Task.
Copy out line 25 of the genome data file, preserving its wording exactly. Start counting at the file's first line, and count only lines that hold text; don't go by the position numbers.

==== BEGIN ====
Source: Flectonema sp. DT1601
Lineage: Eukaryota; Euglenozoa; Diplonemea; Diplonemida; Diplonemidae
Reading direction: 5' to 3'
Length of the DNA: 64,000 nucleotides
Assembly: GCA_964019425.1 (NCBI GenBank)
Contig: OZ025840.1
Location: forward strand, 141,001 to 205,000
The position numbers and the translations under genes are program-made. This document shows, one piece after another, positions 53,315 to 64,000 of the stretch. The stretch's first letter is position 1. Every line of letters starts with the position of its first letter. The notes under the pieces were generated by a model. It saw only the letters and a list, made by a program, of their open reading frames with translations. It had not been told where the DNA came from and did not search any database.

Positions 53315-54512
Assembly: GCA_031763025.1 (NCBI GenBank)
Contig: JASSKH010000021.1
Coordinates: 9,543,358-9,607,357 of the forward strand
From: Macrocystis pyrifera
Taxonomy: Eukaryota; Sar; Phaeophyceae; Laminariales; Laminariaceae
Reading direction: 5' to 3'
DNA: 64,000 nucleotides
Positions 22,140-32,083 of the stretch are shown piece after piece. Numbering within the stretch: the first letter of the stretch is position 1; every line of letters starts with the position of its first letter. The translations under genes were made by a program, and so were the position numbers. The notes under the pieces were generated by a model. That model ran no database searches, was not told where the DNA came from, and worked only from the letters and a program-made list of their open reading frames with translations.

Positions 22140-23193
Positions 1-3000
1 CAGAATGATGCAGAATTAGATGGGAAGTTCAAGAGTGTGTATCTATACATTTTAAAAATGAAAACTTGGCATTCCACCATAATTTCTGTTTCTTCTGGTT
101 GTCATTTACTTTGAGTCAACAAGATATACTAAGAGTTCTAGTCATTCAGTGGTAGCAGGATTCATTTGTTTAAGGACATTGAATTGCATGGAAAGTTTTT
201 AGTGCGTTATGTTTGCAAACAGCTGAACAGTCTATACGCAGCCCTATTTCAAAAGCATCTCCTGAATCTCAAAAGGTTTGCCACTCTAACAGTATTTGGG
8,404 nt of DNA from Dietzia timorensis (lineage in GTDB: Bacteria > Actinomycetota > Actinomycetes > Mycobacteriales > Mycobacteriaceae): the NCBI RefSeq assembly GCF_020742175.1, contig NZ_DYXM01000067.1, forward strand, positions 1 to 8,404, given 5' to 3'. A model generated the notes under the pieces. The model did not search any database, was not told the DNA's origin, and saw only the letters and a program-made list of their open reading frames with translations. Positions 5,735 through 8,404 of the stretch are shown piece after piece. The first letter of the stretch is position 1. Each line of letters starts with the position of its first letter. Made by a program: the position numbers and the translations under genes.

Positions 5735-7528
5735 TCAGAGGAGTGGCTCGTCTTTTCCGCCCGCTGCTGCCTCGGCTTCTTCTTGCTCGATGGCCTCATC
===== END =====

5735 TCAGAGGAGTGGCTCGTCTTTTCCGCCCGCTGCTGCCTCGGCTTCTTCTTGCTCGATGGCCTCATC